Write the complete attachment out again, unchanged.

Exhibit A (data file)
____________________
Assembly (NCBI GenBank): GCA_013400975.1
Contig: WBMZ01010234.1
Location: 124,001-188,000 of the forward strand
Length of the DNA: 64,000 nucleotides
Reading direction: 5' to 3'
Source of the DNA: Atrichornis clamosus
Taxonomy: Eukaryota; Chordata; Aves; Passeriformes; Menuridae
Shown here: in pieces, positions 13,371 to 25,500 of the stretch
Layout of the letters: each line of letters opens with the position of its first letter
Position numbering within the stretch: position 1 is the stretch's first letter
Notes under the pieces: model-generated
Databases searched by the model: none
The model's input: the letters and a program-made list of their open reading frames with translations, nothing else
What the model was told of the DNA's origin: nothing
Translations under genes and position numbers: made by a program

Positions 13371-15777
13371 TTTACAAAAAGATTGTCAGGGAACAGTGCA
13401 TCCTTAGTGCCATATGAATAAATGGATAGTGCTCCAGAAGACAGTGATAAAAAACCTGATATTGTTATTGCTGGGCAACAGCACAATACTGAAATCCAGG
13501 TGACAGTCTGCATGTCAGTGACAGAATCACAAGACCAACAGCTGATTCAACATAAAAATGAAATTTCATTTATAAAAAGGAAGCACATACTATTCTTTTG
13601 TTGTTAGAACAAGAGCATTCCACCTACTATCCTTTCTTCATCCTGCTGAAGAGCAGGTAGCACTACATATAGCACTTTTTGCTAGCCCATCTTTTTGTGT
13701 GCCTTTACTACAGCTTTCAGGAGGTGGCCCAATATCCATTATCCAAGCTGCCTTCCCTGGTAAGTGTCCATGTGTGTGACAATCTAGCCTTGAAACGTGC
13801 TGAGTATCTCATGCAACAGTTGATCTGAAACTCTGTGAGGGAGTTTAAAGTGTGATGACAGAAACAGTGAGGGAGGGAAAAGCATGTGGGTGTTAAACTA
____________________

Assembly (NCBI GenBank): GCA_013400975.1
Contig: WBMZ01010234.1
Location: 124,001-188,000 of the forward strand
Length of the DNA: 64,000 nucleotides
Reading direction: 5' to 3'
Source of the DNA: Atrichornis clamosus
Taxonomy: Eukaryota; Chordata; Aves; Passeriformes; Menuridae
Shown here: in pieces, positions 13,371 to 25,500 of the stretch
Layout of the letters: each line of letters opens with the position of its first letter
Position numbering within the stretch: position 1 is the stretch's first letter
Notes under the pieces: model-generated
Databases searched by the model: none
The model's input: the letters and a program-made list of their open reading frames with translations, nothing else
What the model was told of the DNA's origin: nothing
Translations under genes and position numbers: made by a program

Positions 13371-15777
13371 TTTACAAAAAGATTGTCAGGGAACAGTGCA
13401 TCCTTAGTGCCATATGAATAAATGGATAGTGCTCCAGAAGACAGTGATAAAAAACCTGATATTGTTATTGCTGGGCAACAGCACAATACTGAAATCCAGG
13501 TGACAGTCTGCATGTCAGTGACAGAATCACAAGACCAACAGCTGATTCAACATAAAAATGAAATTTCATTTATAAAAAGGAAGCACATACTATTCTTTTG
13601 TTGTTAGAACAAGAGCATTCCACCTACTATCCTTTCTTCATCCTGCTGAAGAGCAGGTAGCACTACATATAGCACTTTTTGCTAGCCCATCTTTTTGTGT
13701 GCCTTTACTACAGCTTTCAGGAGGTGGCCCAATATCCATTATCCAAGCTGCCTTCCCTGGTAAGTGTCCATGTGTGTGACAATCTAGCCTTGAAACGTGC
13801 TGAGTATCTCATGCAACAGTTGATCTGAAACTCTGTGAGGGAGTTTAAAGTGTGATGACAGAAACAGTGAGGGAGGGAAAAGCATGTGGGTGTTAAACTA